Intravenous Drug Use

Patients reporting intravenous drug use (IVDU) have a high prevalence of chronic hepatitis C.29 Studies of mother-to-infant transmission among intravenous drug users and nonusers suggest that IVDU correlates with an increased risk of mother-to-infant HCV transmission. In 6 studies that included data on women with IVDU and without IVDU, the crude rate of mother-to-infant transmission among children born to anti-HCV–positive women with IVDU was 10.8%. The weighted rate was 8.6%. The corresponding crude and weighted mother-to-infant transmission rates for women who did not report a history of IVDU was 4.2% and 3.4%, respectively.

Maternal Viral Titer

A correlation exists between higher maternal titers of HCV RNA and the probability of mother-to-infant transmission. Although mother-to-infant transmission occurred across a wide range of maternal viral titers, in 9 studies statistically higher maternal viral titers corresponded to a greater tendency for mother-to-infant transmission; in 9 studies there was no difference. Most studies re-ported mother-to-infant transmission at viral titers beyond the range of 10 5 to 10 6 copies/mL. In one study higher levels of maternal serum HCV RNA also tended to correlate with higher colostrum levels of HCV RNA.47 The timing at which serum was collected for determination of maternal viral titer was reported with variable precision. Although most studies described blood collection at or near delivery, others ranged from the third trimester to after delivery. In 5 studies, including several in which maternal titer of HCV RNA was reported as having no bearing on rate of transmission, the timing of serum collection was unclear. (Commentary: these conflicting results may highlight a flaw with this study).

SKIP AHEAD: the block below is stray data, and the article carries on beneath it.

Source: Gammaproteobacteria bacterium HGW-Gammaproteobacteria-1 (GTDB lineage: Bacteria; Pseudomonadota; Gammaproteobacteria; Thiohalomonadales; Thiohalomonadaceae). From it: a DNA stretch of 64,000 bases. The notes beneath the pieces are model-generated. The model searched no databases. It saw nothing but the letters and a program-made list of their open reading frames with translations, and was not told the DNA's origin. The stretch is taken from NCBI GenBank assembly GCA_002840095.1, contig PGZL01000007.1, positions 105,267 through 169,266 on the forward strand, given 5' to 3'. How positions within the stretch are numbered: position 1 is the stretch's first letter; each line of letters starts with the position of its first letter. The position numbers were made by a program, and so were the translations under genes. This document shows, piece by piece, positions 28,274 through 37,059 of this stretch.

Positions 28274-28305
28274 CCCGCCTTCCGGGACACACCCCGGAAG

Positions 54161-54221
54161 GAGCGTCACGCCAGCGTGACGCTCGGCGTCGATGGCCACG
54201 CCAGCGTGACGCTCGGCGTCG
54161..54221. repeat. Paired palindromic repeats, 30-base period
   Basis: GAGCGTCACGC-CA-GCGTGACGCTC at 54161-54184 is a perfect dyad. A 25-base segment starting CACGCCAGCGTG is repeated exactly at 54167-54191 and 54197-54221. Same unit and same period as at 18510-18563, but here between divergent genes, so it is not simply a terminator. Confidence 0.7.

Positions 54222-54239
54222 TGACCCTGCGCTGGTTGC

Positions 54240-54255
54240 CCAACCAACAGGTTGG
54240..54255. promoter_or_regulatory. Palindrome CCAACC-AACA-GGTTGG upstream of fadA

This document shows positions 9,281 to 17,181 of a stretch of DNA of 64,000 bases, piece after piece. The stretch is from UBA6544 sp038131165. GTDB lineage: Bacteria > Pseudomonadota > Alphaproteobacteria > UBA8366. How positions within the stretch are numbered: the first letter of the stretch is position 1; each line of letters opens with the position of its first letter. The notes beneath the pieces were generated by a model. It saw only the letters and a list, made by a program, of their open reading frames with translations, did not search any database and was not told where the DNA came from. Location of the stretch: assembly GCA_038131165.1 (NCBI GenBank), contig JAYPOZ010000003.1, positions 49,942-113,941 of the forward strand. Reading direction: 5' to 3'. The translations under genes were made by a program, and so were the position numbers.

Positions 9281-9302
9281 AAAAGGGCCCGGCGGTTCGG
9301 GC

Mode Of Delivery